|Cautious approach spared Arab banks direct effects of subprime fallout
|But Leading bankers in region say they must remain alert|
The prudent policies of Arab banks and financial institutions have allowed these entities to avoid the negative effects of the acute crisis that hit the stock markets in the United States and part of Europe, a leading Arab banker says.
Addressing a large group of bankers that gathered at the Phoenicia InterContinetnal Hotel in Beirut on Friday evebing, Union of Arab Banks chief Adnan Youssif nevertheless cautioned bankers in the Middle East not to take the crisis in the West too lightly.
"It is true that Arab banks managed to escape the ramifications of the financial crisis in the US. But this does not mean that we should remain idle and pretend nothing is happening around us," Youssif said.
He added that Islamic financial institutions, banks and insurance firms in the region must always be alert and update laws and regulations that protect these firms from any unforeseen danger in the future.
Youssif's statement was in line with other comments by Arab bankers who met in Jeddah last week to discuss the monetary situation in the Gulf Cooperation Council countries.
Youssif said Arab central banks in general pursued a cautious policy in recent years and this has spared them from any negative effects of a crisis.
He added that investments represent a strong component of inter-Arab relations, as well as in for ties between the Arab world and other regions.
Youssif noted that Arab stock markets, especially in the Gulf, saw share prices fall to alarming levels last Monday before recuperating in the following days.
The Gulf Arab region, flush with liquidity from more than five years of soaring oil prices, has been relatively sheltered from the crisis that has hit the United States and Europe.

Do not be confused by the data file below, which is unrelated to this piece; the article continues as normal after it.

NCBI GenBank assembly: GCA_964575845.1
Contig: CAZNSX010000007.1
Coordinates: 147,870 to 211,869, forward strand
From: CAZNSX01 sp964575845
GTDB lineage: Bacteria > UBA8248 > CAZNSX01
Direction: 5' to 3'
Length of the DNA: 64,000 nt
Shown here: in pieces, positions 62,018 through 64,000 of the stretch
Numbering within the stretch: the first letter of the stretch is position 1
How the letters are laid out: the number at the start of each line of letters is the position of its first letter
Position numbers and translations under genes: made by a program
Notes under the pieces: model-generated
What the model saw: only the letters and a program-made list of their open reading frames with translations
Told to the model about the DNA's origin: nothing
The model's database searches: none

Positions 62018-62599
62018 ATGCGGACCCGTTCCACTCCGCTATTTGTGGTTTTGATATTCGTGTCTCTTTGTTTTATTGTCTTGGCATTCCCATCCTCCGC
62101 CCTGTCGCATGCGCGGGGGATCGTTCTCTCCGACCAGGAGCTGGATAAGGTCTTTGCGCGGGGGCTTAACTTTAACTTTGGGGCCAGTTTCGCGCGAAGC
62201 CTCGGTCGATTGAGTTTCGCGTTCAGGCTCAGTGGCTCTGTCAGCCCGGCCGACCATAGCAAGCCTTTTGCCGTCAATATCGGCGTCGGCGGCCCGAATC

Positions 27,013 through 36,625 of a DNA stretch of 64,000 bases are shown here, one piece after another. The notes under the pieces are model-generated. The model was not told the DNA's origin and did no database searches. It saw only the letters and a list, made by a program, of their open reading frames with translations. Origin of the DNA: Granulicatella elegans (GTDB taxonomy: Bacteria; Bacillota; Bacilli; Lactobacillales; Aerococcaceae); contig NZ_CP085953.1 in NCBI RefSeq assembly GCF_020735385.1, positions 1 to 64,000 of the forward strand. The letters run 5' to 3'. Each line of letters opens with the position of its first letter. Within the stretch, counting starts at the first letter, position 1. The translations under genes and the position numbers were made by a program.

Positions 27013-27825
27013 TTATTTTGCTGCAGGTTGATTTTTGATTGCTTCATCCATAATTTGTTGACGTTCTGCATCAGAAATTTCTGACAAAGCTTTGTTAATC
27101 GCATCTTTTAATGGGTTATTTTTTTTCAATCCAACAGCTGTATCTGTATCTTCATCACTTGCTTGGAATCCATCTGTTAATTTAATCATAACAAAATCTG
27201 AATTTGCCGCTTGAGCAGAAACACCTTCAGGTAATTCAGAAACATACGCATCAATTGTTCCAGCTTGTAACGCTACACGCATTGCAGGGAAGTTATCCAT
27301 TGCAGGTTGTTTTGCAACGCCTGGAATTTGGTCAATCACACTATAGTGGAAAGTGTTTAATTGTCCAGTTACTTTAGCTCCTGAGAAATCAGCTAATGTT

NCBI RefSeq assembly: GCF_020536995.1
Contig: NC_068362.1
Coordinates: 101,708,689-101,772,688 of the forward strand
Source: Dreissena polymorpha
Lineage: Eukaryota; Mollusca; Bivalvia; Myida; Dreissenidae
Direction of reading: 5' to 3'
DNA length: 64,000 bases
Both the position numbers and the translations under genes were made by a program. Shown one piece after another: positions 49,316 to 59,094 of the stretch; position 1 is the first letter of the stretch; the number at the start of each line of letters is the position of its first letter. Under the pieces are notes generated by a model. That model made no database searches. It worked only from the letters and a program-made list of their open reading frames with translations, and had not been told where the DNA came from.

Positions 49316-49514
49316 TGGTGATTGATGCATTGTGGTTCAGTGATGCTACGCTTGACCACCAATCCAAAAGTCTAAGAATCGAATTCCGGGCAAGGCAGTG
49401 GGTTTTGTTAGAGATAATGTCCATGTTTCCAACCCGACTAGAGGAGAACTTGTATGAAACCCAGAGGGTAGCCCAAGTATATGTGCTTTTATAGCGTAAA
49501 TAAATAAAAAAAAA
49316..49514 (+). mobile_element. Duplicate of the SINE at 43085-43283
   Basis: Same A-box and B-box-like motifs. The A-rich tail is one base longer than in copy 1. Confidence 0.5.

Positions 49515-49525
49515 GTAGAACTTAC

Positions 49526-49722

Qatar's central bank chief, Sheikh Abdullah bin Saud al-Thani, told Reuters Qatari banks had "no exposure at all" to Merill Lynch or Lehman Brothers.
UAE Central Bank Governor Sultan Nasser al-Suweidi and his Omani counterpart, Hamud bin Sangur al-Zadjali, echoed those sentiments when asked if there was systemic risk.
The region's largest bank by assets, Emirates NBD, said its exposure was negligible.
"It's nothing that would cause us to lose any sleep," said chief financial officer Sanjay Uppal.
One banker told The Daily Star that Lebanese banks have been warned by the central bank against risky investments in stocks and subprime paper in the US.
"This warning paid off. Look at what happened to the US market. We can't take any chances with the money of our clients," the banker said.
Youssif also said Arab banks and financial institutions may be keen to buy Lebanese Treasury bills and Eurobonds in the future. "These instruments are issued by the government to meet certain needs of the country and I don't think that Arab banks will shun these bonds," Youssif said.
The Daily Star